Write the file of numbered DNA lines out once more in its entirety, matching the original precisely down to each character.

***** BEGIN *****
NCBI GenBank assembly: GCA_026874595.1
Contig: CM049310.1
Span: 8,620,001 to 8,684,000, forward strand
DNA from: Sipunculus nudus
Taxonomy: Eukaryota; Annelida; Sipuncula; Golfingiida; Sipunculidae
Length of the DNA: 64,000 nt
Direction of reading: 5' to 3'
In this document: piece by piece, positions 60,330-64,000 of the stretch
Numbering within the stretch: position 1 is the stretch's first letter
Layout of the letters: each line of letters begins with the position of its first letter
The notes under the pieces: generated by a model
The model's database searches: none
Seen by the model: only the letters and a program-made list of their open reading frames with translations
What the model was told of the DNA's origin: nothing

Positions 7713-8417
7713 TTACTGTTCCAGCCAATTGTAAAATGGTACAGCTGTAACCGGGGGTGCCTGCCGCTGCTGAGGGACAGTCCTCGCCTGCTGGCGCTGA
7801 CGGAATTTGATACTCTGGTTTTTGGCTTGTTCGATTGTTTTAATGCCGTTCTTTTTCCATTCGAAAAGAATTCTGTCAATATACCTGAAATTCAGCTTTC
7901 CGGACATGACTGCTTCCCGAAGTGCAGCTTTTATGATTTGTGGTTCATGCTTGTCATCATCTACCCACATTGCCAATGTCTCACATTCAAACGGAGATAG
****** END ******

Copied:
NCBI GenBank assembly: GCA_026874595.1
Contig: CM049310.1
Span: 8,620,001 to 8,684,000, forward strand
DNA from: Sipunculus nudus
Taxonomy: Eukaryota; Annelida; Sipuncula; Golfingiida; Sipunculidae
Length of the DNA: 64,000 nt
Direction of reading: 5' to 3'
In this document: piece by piece, positions 60,330-64,000 of the stretch
Numbering within the stretch: position 1 is the stretch's first letter
Layout of the letters: each line of letters begins with the position of its first letter
The notes under the pieces: generated by a model
The model's database searches: none
Seen by the model: only the letters and a program-made list of their open reading frames with translations
What the model was told of the DNA's origin: nothing

Positions 7713-8417
7713 TTACTGTTCCAGCCAATTGTAAAATGGTACAGCTGTAACCGGGGGTGCCTGCCGCTGCTGAGGGACAGTCCTCGCCTGCTGGCGCTGA
7801 CGGAATTTGATACTCTGGTTTTTGGCTTGTTCGATTGTTTTAATGCCGTTCTTTTTCCATTCGAAAAGAATTCTGTCAATATACCTGAAATTCAGCTTTC
7901 CGGACATGACTGCTTCCCGAAGTGCAGCTTTTATGATTTGTGGTTCATGCTTGTCATCATCTACCCACATTGCCAATGTCTCACATTCAAACGGAGATAG